'Above the line' advertising was directed towards mass media. But where 'above the line' was dealing with quantitative services, a 'below the line' generation that could deal with qualitative services to supplement and complement all types of advertising was established. "When dealing with mass media such as TV, radio and print advertising there are limitations. But with 'below the line' advertising it is different. Each ad goes straight to the consumer. There are no limits, just extensive hours of research. It's difficult but it's fun," Sandya explains.

Ogilvy Rural was established to provide such a service. Advertising campaigns concentrated in an individual area.

This new concept in advertising soon became a hit. But there was a lot of background research that had to be done in order to create a winning campaign. "The main priority was not to be satisfied with a less than comprehensive knowledge of the consumer. All areas had to be covered.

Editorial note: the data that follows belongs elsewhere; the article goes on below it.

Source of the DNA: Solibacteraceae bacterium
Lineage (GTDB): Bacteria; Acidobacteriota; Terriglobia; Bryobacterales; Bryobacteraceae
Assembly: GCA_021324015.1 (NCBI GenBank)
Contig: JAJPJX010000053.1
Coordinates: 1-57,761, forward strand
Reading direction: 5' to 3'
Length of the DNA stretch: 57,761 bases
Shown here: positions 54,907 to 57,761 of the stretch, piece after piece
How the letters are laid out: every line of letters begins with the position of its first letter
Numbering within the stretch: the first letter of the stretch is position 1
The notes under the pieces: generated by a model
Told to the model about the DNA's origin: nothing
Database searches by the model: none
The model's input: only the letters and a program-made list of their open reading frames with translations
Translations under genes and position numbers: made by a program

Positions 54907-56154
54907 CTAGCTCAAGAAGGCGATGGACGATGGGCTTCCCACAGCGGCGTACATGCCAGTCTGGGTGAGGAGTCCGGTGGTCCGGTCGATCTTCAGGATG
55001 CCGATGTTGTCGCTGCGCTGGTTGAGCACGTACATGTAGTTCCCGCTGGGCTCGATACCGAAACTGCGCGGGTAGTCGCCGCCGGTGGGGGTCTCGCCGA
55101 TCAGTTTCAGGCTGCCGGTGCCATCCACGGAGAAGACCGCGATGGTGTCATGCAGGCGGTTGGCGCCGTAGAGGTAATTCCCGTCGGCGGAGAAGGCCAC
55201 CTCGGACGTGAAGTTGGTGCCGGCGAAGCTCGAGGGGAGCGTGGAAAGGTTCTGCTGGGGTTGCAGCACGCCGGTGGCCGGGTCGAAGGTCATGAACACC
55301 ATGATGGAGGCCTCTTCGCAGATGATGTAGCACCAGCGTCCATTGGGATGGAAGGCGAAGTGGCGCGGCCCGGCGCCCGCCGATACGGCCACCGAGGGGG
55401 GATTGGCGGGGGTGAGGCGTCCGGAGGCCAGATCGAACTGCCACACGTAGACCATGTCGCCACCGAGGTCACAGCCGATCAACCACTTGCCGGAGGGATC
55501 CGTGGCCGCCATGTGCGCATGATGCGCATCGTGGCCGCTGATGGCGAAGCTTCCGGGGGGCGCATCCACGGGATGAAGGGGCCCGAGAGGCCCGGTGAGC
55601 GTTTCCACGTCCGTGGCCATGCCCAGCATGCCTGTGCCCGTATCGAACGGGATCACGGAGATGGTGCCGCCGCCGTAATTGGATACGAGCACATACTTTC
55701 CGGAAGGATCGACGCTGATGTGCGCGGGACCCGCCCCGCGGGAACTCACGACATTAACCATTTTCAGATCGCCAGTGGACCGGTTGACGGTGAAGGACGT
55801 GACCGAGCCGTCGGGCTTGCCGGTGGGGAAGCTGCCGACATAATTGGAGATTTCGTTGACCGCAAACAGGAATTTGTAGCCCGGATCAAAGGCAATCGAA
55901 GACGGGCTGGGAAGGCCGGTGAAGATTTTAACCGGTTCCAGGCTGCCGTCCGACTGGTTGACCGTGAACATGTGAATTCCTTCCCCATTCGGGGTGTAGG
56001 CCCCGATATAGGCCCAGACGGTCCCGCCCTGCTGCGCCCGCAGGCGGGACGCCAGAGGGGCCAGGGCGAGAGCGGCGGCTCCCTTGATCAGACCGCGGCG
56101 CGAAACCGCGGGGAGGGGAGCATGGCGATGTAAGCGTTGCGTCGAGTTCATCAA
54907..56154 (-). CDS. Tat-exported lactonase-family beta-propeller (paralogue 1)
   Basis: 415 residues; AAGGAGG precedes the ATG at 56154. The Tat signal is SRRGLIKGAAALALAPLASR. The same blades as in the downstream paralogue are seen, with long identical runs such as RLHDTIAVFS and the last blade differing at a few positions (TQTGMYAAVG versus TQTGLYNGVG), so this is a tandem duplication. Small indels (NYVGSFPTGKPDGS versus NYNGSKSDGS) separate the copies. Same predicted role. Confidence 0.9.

Say for example that a certain product has to be marketed in Nittambuwa. Ogilvy Outreach as Ogiluy Ruval has now been renamed has a number of district coordinators who would then be called upon to complete the groundwork. The consumer's lifestyle would be scrutinized. "Say you wished to market your newspaper in Nittambuwa. After completing the initial groundwork we'd most probably come to a few conclusions. Your target market might travel to work by train. Then the ideal method of advertising would be to set up news stands at the railway station or to put up hoardings down the railway line."